Alternatives to use the power?  Maybe titanium?  There's ilmenite on the SI West Coast, energy use per Kg is about double that of smelting aluminium, but market price is triple.  Upside would be that possibly existing staff skills could be utilised, downside - it's another commodity that has been on a long-term downward price trend, and I guess most users don't care if it's been produced "green". 

 



It'd be far cheaper to do it off shore with cheap power.

 

So with the (local) surplus, that argument applies to everything that we could use the power for - except sending it up North.


4148 posts

Uber Geek

Trusted
Lifetime subscriber

  #2520315 9-Jul-2020 20:13
Send private message quote this post

Fred99:

Handle9:

It'd be far cheaper to do it off shore with cheap power.


So with the (local) surplus, that argument applies to everything that we could use the power for - except sending it up North.


Yes. There is no business case for energy intensive industry in a country for high energy costs.

 
 
 
 


10615 posts

Uber Geek


  #2520322 9-Jul-2020 20:34
Send private message quote this post

Handle9:
Yes. There is no business case for energy intensive industry in a country for high energy costs.

 

I'd expect that the energy cost from Manapouri would be very low.  We have high energy prices  - they aren't the same thing.


4148 posts

Uber Geek

Trusted
Lifetime subscriber

  #2520328 9-Jul-2020 20:47
Send private message quote this post

Fred99:

Handle9:
Yes. There is no business case for energy intensive industry in a country for high energy costs.


I'd expect that the energy cost from Manapouri would be very low.  We have high energy prices  - they aren't the same thing.



What does it matter? It's not going to change anytime soon.

798 posts

Ultimate Geek


  #2520402 9-Jul-2020 22:21
Send private message quote this post

Mahon:

 

You must also remember that Manapouri was built for the smelter. I am sure they have paid for it many times over by now. You cant just look at todays situation without taking into account the politics of 40 years ago and the "Think Big" mentality. Taranaki was also built during this time.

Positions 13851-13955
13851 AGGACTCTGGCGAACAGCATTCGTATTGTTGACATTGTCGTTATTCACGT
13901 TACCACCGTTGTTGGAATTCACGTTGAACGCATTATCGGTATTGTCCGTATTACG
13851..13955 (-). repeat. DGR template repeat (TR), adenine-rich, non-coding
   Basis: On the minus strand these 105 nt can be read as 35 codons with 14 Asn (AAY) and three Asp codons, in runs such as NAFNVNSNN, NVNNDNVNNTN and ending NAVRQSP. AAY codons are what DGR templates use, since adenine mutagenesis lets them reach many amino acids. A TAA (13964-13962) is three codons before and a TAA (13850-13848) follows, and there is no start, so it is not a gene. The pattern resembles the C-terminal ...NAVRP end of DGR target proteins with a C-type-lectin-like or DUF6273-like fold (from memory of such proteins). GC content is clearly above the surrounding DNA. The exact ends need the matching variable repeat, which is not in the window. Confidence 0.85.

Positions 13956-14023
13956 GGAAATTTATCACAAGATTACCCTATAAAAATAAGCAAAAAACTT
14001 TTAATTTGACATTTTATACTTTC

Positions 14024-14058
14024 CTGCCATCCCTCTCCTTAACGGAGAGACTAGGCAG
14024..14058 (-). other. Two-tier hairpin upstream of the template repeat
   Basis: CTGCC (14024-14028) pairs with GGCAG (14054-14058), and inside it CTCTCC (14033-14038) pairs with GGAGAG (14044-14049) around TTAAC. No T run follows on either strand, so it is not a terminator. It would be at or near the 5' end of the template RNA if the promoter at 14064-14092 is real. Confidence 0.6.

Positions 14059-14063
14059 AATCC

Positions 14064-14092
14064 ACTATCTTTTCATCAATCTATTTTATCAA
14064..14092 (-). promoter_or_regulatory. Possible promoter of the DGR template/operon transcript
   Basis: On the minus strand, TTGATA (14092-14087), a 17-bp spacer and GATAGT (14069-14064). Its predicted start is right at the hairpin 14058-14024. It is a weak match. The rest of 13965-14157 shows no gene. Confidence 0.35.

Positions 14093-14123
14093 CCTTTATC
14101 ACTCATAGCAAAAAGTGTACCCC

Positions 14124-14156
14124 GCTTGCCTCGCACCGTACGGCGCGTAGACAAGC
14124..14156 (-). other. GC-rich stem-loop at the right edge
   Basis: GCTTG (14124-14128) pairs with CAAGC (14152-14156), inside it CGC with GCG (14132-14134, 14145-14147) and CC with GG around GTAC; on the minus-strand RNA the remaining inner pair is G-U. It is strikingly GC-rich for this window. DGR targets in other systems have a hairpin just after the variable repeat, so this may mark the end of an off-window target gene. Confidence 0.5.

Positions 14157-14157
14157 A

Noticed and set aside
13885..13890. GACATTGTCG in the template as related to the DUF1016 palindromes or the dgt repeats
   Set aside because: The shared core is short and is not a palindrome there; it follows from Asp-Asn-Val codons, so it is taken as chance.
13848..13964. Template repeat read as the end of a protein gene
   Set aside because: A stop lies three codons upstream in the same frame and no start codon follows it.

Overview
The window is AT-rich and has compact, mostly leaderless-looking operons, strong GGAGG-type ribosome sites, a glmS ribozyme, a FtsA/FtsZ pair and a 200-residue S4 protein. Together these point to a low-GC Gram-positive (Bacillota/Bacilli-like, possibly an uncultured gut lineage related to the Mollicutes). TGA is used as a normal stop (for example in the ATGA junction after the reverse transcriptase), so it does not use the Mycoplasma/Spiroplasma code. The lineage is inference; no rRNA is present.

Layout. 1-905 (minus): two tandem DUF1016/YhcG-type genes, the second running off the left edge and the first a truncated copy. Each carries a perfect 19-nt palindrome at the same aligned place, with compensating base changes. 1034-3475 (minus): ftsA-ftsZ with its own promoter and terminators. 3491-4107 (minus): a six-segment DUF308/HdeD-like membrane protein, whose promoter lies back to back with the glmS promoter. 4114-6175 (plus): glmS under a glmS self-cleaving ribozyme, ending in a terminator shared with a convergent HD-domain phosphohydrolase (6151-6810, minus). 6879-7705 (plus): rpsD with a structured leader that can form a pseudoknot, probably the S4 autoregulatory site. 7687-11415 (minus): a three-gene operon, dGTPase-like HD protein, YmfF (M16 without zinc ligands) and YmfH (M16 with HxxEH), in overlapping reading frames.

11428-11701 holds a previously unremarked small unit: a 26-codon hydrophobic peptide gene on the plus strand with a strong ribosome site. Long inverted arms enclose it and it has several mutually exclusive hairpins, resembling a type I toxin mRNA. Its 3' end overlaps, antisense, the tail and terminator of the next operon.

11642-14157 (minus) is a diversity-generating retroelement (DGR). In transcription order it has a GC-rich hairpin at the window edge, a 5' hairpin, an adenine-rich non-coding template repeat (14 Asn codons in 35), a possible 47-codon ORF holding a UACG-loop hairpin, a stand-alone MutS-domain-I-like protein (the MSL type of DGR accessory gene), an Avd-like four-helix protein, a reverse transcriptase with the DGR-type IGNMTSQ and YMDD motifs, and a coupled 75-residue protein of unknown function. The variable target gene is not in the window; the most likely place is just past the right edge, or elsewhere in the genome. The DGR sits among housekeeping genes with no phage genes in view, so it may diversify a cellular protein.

You also need to look at the impact of it shutting down...the full impact. Considering the age of the plant (one of the potlines was closed down already at the request of Meridian due to high demand during lockdown), and the fact modern aircraft are now made for composites it could well be time for it to go.

 

To compare apples with apples you need to discover (which would be very difficult) what the cost price per unit is from Manapouri and then decide if they are getting it too cheap. Also you need to look at Australian smelter sand see what they are purchasing power for (albeit dirty energy). 

 

My opinion is that if extra billions are needed to build an infrastructure to get Manapouri electricity to the North Island than the North should pay for it. After all Tiwai have been paying way more for transmission charges than anyone else. It could be said that smelter has been subsidising Aucklands power prices to a small degree.

 

 

"the North should pay for it."

 

By that "logic" the Sth should have paid the full bill of the Kaikoura and ChCh EQ's too right? :/


1046 posts

Uber Geek

Lifetime subscriber

  #2520424 9-Jul-2020 22:24
Send private message quote this post

Handle9:

So someone who gets a discount for buying a fleet of cars is getting a subsidy? It's simple commercial logic - the bigger your buying power the lower price you pay.

 

I think you have a point. It would only be a subsidy if the seller was operating at a loss on the fleet sales.


1046 posts

Uber Geek

Lifetime subscriber

  #2520431 9-Jul-2020 22:33
Send private message quote this post

Mahon:

 

My opinion is that if extra billions are needed to build an infrastructure to get Manapouri electricity to the North Island than the North should pay for it. After all Tiwai have been paying way more for transmission charges than anyone else. It could be said that smelter has been subsidising Aucklands power prices to a small degree.

 

 

My understanding is that Transpower reworked their fee schedule earlier this year to get rid of the historic sharing of transmission charges around the country, instead allocating to those who got benefit from the transmission.

 

https://www.stuff.co.nz/business/121765229/some-consumers-will-pay-more-with-new-way-to-carve-up-transpowers-1b-bill

 

Frankly this is the economically efficient way to do it, and it is a bit disappointing it took so long to make the change.

 

But seen as it has been made, I would expect the cost of any future investment to feed power to the north would be paid for by those benefiting from it.


339 posts

Ultimate Geek


  #2520498 10-Jul-2020 00:57
Send private message quote this post

driller2000:

 

Mahon: